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Research — What constitutes a ‘threat’? International project led by a UCPH associate professor is to identify the key elements in threats.
Tanya Karoli Christensen is to lead a large
The three-year project
“One of my first tasks will be to gather the top international scientists within the area of threats and, together with them, identify which language expressions we, as a minimum, should examine in our threat messages data,” says Tanya Karoli Christensen.
It is about investigating threat messages as a specific genre.
“Research into English-language threats has shown that even though people think that the very direct and violent language characterizes threats as a genre, violent language is less frequent than you would think,” she says.
A bit about THE PROJECT:
We know very little about the linguistic character of threats, and the project is to combine linguistics and genre studies and set up a text database of threats.
In recent years there has been an increase in the number of threats, not least via social media such as Facebook, Twitter and Snapchat.
Violent language occurs in very explicit threats such as: ‘Watch out: – you will never know when we will strike’, ‘We’ll come and beat you up’ or ‘We’ll first break your jaw and then break your nose, so it splits into three parts’.
More indirect threats may, on the other hand, end much more seriously.
“Threats that are followed up by action are to a higher degree characterized by conditions and predictions, or a direct message that the threatened person will be subjected to a specific act of violence,” says Tanya Karoli Christensen.
For example, it might be a threat of the type: ‘You’d better pay up your debts … or things might get quite hot. In your apartment’.
Tanya Karoli Christensen says that it is new, and theoretically challenging, to look at the threat message as a genre.
THEY are PAYing for it:
The project is funded by the Carlsberg Foundation’s Distinguished Associate Professor Fellowship.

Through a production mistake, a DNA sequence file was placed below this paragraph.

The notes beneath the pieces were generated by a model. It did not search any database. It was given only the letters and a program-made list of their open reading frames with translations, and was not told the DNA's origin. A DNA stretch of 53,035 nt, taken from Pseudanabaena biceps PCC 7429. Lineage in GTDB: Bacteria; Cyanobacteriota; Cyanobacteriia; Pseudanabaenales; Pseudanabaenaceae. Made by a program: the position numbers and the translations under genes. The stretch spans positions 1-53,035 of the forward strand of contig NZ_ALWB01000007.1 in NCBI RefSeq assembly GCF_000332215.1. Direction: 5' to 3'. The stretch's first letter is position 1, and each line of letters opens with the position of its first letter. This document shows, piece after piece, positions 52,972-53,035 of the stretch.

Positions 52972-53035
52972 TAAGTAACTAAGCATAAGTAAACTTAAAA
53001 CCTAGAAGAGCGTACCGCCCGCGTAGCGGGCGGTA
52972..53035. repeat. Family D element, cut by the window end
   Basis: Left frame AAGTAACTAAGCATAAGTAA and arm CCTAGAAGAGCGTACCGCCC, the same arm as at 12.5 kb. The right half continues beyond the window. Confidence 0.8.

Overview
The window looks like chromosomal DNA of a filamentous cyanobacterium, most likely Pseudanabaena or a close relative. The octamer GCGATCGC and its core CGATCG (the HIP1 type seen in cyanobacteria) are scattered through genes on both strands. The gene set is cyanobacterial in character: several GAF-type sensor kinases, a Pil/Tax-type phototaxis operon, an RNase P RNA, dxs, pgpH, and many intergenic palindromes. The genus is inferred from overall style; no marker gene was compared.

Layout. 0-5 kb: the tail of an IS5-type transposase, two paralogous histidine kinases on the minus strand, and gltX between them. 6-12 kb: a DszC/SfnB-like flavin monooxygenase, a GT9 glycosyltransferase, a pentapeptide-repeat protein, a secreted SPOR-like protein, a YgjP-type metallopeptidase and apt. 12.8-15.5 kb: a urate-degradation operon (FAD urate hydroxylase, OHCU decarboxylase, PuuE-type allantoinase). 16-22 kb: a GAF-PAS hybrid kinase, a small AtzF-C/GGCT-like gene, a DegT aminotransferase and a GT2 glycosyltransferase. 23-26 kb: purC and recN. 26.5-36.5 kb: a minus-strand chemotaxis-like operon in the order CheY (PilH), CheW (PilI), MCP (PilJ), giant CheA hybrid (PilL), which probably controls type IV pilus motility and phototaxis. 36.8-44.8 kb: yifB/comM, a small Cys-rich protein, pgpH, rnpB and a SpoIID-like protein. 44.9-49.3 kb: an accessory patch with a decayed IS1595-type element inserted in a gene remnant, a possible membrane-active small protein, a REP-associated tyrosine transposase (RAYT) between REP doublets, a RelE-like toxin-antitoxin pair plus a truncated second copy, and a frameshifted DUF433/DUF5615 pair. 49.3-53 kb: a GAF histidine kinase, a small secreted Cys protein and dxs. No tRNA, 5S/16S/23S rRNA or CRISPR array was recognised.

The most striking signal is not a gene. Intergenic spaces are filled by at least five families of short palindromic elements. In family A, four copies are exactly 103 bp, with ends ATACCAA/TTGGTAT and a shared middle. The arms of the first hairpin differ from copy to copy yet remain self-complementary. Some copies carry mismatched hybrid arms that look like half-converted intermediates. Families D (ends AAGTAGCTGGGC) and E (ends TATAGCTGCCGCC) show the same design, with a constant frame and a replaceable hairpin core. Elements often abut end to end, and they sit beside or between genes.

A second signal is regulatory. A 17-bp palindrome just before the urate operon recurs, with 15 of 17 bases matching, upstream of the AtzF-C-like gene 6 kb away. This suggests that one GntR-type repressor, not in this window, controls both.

“Usually we use the concept of genre on some very well-known and institutionalized text types such as the novel, the featured comment and the recipe,” she says, but the threat ‘genre’ may have its very own distinctive characteristic.
“We will investigate what it is that constitutes the core elements of the threat. How is it built up? In what ways does it differ from other messages from a sender to a recipient? Are there any linguistic features that occur very frequently? What connections are there between the recipient type and how the threat is formulated?” says Tanya Karoli Christensen.
The project is based on approximately 200 authentic Danish threats from the Danish national police’ archives, but the researchers in the project will use several strategies to collect further material, as this could be a challenge, says Tanya Karoli Christensen.
One way is to find out what has been covered in the media and from there search for access to the cases, but the project also has to address the people who often receive threats more directly.
“We get into contact with, say, politicians, who we know have been exposed to threats, and ask whether they would hand them over to us. Several politicians have already agreed to this,” says Tanya Karoli Christensen, who also asks the readers to help them.
“Readers may contact us if they know of any other ways in which we can access threat messages,” she says.
The project falls within the field of
In addition to the international researchers and Tanya Karoli Christensen, the project includes PhD student Marie Bojsen-Møller, Associate Professor and head of the Center for Genre Research at the Department of Nordic Studies and Linguistics, Sune Auken, Assistant Professor Ida Helene Asmussen from the Faculty of Law, and Senior Consultant Claus Povlsen of the Center for Language Technology. In addition, there is a one-year postdoc in corpus linguistics that has not yet been hired.